The year that cryptocurrency advocates had been waiting for arrived in 2017. The market cap increased from $15 billion to $645 billion, and the industry’s standard bearer, Bitcoin, skyrocketed 2000% from January 1 to December 16.
On the back of this surge, however, the first half of 2018 put a damper on most enthusiasm in the market. Most notably, a slew of scam initial coin offerings (ICOs) weighed down the legitimacy of the market and the Securities and Exchange Commission (SEC) began flexing its muscles in the industry.
The growing pains and drop in prices were not unexpected surprises; the reality is that most large market surges face an inevitable correction. It also presents an opportunity for investors to enter the market in a window of time where prices are down but long-term forecasts are very positive.
In today’s environment, there are three main criteria that impact the way cryptocurrency investors are making their decisions. An understanding of how these factors move the needle on prices can allow you to have a firm grasp of when to enter the market and in what capacity.
Like most investment industries, the way in which tokens and the companies behind them are portrayed by news media has a tremendous impact on how and why investors enter and stay in the cryptocurrency market. Acceptance as a legitimate form of currency and as an asset has been an uphill battle for crypto. When Bitcoin was created in 2009, it was virtually unknown.
In today’s media landscape of television, radio, newspapers, social media, and blogs, there are powerful factions, both in favor and opposed to cryptocurrency, that constantly publish new information. Similarly, the market is affected in both positive and negative ways when government leaders meet to discuss it. It is weakened when hacks compromise information or new coins rise and fall in the span of weeks or months.
Bitcoin is overwhelmingly the most covered cryptocurrency in the news media, which keeps its profile high among potential investors. However, many other cryptocurrencies that are doing innovative work with blockchain technology are falling under the radar of most news outlets, with one exception being the many blogs and specialized media that focus specifically on the industry.
If the digital age has taught us one thing, it’s that if something isn’t easily acquired, a lot of us aren’t going to go out of our way to get it. That has long been an Achilles’ heel for cryptocurrencies outside of Bitcoin. Investors often had to exchange fiat currency for bitcoin, then go to another website to trade the bitcoin for the cryptocurrency they wished to purchase. Cashing out was just as laborious a task, just in reverse. Trading limits, on the other hand, are usually not a problem with investing in cryptocurrency. Only a few Asia-based trading platforms have a trading minimum, and even those are miniscule amounts.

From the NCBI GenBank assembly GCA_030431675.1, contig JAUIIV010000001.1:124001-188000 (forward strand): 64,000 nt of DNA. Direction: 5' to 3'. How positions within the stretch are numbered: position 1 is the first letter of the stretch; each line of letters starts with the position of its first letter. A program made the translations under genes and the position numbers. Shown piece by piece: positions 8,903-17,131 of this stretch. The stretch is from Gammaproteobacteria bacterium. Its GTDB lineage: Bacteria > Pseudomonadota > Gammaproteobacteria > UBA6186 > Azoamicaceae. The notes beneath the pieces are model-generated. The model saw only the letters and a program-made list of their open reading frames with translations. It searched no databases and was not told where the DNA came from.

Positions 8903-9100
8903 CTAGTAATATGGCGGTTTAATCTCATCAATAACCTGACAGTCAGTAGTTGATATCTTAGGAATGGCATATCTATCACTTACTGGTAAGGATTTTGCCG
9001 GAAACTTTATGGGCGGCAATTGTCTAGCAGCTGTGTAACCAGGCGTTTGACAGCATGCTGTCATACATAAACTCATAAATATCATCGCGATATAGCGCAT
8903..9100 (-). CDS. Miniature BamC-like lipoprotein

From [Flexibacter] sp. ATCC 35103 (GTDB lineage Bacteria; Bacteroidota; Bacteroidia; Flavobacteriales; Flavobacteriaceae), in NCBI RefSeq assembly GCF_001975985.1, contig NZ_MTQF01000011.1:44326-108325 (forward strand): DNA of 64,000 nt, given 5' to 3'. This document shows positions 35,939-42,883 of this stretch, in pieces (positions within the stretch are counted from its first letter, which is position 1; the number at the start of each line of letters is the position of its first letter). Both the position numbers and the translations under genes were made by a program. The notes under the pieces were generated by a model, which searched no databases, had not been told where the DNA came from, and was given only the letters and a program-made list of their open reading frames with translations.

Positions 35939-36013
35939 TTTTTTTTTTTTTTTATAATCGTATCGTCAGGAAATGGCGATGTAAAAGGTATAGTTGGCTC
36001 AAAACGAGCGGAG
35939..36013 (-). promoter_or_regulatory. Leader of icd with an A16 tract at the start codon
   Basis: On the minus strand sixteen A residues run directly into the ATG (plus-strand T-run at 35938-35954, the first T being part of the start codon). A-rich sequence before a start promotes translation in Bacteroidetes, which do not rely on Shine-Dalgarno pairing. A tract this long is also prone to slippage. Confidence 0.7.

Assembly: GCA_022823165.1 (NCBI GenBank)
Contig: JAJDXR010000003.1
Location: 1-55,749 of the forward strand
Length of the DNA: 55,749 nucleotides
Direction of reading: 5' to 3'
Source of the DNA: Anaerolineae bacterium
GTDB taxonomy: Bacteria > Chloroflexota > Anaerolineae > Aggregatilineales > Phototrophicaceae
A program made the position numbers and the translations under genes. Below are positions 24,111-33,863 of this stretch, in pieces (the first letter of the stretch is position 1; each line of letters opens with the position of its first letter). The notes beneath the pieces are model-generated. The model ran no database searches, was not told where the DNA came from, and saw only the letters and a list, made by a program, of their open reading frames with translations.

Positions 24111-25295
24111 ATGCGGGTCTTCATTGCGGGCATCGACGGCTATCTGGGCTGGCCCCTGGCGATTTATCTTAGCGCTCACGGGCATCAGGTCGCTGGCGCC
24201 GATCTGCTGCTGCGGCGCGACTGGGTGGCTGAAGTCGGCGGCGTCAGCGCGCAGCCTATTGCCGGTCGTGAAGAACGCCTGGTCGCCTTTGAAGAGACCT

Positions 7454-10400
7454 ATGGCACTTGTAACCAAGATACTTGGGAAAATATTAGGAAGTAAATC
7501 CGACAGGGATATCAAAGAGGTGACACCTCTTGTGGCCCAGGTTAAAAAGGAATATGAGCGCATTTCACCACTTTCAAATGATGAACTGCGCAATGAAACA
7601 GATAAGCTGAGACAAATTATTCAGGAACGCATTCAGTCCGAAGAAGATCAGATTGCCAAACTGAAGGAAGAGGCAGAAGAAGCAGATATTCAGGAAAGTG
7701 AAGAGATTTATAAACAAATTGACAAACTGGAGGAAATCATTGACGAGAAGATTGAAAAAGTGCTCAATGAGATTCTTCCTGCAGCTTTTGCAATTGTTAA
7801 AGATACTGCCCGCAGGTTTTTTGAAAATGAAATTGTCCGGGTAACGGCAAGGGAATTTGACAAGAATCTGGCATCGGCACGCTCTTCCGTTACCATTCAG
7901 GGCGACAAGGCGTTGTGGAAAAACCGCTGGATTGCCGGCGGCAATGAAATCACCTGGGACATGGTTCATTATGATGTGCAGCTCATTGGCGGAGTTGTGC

Long-Term Profit Potential
Seeing the long-term potential of cryptocurrency is one of the most difficult concepts to grasp. Between negative comments from some financial leaders and the fact that the industry is still not quite a decade old, there are no rock-solid predictions of the industry’s long-term landscape. However, one of the most prominent trends in the current market is to “HODL” (see term origin here), which is essentially to focus on the long-term instead of the short-term. This approach applies especially to some of the most prominent currencies, such as Bitcoin.
It’s not necessarily that Bitcoin and Ethereum are so much better than newer coins; it’s that they have better options for scaling up over time, thus they are more adaptable to the changing needs of the world around them. The past year has shown the volatility of short-term investments in new coins. There’s risk to any investment, but the newer coins are seeing roller-coaster-sized peaks and valleys all too frequently. By investing for the long-term, investors are keeping themselves insulated against short-term fluctuations. This is particularly true as cryptocurrencies track closer and closer toward oversight from regulatory powers like the SEC. Those crypto companies that have a foundation of basic business principles are a lot more likely to survive mandated compliance than the seat-of-their-pants ICOs popping up left and right.
In the 18th Century, British nobleman Baron Rothschild coined the famous investment strategy that it was time to buy when “there’s blood in the streets.” With mainstream sentiment regarding cryptocurrencies so negative right now, this may be just that time. Remember, the fundamentals of prominent cryptocurrencies like Bitcoin and Ethereum are already laid in concrete. Regardless of how the sentiment changes, they have their core values and propositions to hang their hats on.
For some of the most mainstream and established of currencies, investing options extend past the stock market and into retirement savings. Self-directed IRAs are on the rise in the US, as individuals can fill them with a diversity of financial assets, including cryptocurrency. With these accounts, there is no investment firm deciding how, when, and where to diversify your funds. If you want to invest in cryptocurrency with a self-directed IRA, be sure to research your options, especially when it comes to hot vs cold storage, insurance, and regulation. For example, some solutions (not all) offer insurance against any hacks against your crypto assets.
While cryptocurrency has seen a huge boom and a regression in the past 18 months, the industry is still in its nascent form, meaning there are plenty of opportunities. To better position yourself to make the most of these entry points into the market, be mindful of the three criteria that impact investors most: media attention, accessibility, and long-term profit potential.
Article by Jay Blaskey, Digital Currency Specialist, BitIRA